Continued – More Ultimate SHTF Survival Lessons #6-7, Travel and Navigation, Stay Calm
When you are in a survival situation, you may end up in dangerous situations that you aren’t quite prepared for. Not only can there be a threat of unsavory individuals to contend with, but you may find yourself in some sort of terrain you’re not used to. You need the Ultimate Guide to SHTF Survival Lessons.
Lesson #6: How Survival Preppers Travel Safely and Navigate Correctly without Getting Lost
We are used to GPS systems that navigate for us and tell us how to get from point A to point B. But you survival preppers may not have that type of convenience in a survival situation. You may have to navigate with or without a map or compass.
Getting lost when you are on foot and trying to seek shelter or food or find your way back to your family is a very scary situation. This is even more of a threat when you are dealing with extreme weather elements.
You also don’t want to suffer any type of injury because you are walking on terrain you’re not familiar with, such as a rocky or steep hill that causes you to fall and sprain or break your ankle, for example.
Not only is it dangerous to be in these situations, but it could cause you to use up more of the resources that you’ve taken with you unnecessarily. If it takes you too long to get from point A to point B, you’ll be using up the water you’ve taken and the food and other supplies.
Part of knowing how to navigate a survival situation is thinking about it in terms of different transportation methods. You may or may not have access to a car. You may have to use a bicycle or walk to a new destination.
You also might be using some sort of water transportation, such as a kayak or boat. You need to know how to use these tools, even if you aren’t familiar with them in your current, everyday life.
In addition to people who may pose a threat while you are navigating elsewhere, you have to think about any type of wildlife that you may encounter. For example, if you live in an area with mountain lions, bears, or poisonous animals, this could pose a problem.
In terms of learning how to navigate properly, you want to make sure that you and all members of your family have access to a compass as well as a map that you have laminated or that is waterproof and that all of you know how to use both of these tools.
It’s also important to know how to navigate without a compass or map. Using natural water sources and knowing how they flow in a particular direction, or being able to use the sun and stars can help you get around.
Many kids will understand the story of Hansel and Gretel, and this is something you can teach them about leaving markers to help guide them to and from certain locations. They need to know not to use bits of food, but instead to use bright-colored markers that can help them find their path easily.
Lesson #7: How to Stay Calm and Relax; Think Clearly
During catastrophes, many individuals become anxious. The most recent epidemic demonstrates this. People became aware that they would be placed under quarantine, so they cleared the shelves of all manner of toilet tissue.
We can make jokes about this type of conduct, however, in a real-world long-term emergency, you must be mentally prepared for quick thinking and remaining calm and relaxed to minimize the risk of catastrophe.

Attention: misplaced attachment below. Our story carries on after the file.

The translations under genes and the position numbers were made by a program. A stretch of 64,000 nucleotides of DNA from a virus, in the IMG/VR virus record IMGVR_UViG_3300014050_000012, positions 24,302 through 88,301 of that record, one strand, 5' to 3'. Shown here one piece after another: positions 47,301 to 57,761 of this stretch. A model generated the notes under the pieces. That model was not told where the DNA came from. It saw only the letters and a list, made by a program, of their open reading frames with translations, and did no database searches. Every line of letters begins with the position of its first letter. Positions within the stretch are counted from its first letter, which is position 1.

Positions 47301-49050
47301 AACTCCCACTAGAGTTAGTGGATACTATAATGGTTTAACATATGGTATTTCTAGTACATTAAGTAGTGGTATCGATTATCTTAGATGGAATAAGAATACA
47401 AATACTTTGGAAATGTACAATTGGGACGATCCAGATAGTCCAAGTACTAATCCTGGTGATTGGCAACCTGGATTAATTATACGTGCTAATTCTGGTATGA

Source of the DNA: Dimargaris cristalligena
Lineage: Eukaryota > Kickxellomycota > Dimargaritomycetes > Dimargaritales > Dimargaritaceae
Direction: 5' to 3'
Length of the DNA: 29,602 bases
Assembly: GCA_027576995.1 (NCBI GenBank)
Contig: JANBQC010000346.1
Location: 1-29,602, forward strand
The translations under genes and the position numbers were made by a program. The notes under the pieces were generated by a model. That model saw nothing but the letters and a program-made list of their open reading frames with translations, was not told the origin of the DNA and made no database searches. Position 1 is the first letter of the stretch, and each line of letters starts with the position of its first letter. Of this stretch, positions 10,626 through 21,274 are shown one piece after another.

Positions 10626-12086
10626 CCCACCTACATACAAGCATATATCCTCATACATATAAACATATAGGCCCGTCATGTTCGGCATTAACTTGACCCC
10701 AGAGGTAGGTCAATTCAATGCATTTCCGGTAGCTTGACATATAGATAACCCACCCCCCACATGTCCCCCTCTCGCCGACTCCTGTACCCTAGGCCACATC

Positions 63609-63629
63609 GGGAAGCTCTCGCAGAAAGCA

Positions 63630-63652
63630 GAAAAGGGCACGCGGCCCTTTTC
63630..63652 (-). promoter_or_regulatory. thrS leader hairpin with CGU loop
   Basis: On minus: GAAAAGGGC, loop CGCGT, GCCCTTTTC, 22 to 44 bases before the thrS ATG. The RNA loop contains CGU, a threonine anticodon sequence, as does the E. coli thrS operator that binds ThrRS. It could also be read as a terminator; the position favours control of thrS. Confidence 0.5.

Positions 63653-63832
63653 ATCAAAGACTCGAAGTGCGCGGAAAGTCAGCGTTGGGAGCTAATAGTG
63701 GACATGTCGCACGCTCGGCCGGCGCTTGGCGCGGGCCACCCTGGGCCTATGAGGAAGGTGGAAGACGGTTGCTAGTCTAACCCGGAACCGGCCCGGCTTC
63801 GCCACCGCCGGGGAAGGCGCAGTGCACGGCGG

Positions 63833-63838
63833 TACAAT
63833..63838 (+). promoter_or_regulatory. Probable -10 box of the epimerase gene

It’s already unpleasant to find yourself in a situation of emergency. But what if you have to experience it for days or weeks, or even months? Everyone will be affected. Remaining calm in the face of adversity comes from regularly practicing essential life skills. Before any disaster strikes, you should do this daily.
By waiting until something terrible happens, you risk putting too much pressure on yourself and others. You can, however, teach your loved ones how to handle stressful situations in your day-to-day life. If available, taking a warm, soothing bath and using a candle-lit, luxuriously scented bath bomb, for instance, might help you relax.
However, in an emergency, you won’t have access to these things. You’ll almost certainly be required to develop new methods for dealing with pressure, including prayer and contemplation, as well as positive statements.
You want to ensure that you and your family are never trapped in an “emergency mode” mentality. Set aside time to unwind and have fun, even in the worst-case situation. You should know how to play games and tell tales to amuse your kids even when you have no other options.
Make it a habit to practice thankfulness. This is something you’ll require a lot during a disaster when people are only concerned about what they lack.
I’m the daughter of 2 original survivalists who moved from the north to sunny Florida. My mother, along with her parents, bought 30 mostly uncleared acres in 1938. The first home was made of pecky-cypress and built by a house-raising. My mother raised 10,000 chickens.
My divorced mother met and married my father in 1948. From pine trees on our property, he hand-built a log cabin. He also built a tarpaper-lined 65’x45′ pool with duck pond overflow. We had an artesian well for our water and powering our hand-built waterwheel for the pool. He built a substantial cantilevered roof workshop with a car pit in the massive cement floor.
Since my early teens, I have read a ton of books about survival, prepping, the bomb, an apocalypse, homestead living, and SHTF situations. As an adult, I continue to read sci-fi, survival prepping, and science. I practice a prepper lifestyle albeit a bit modified, read a lot, buy a lot, pack/store a lot of anything survival related.
Read my About Me post for more details on our self-sufficient living. I lived there until I went to college in 1968.
My SurvivalPrepperSupply.com blog strives to educate individuals on coping with natural and human-caused disasters using article posts about preparing for emergencies.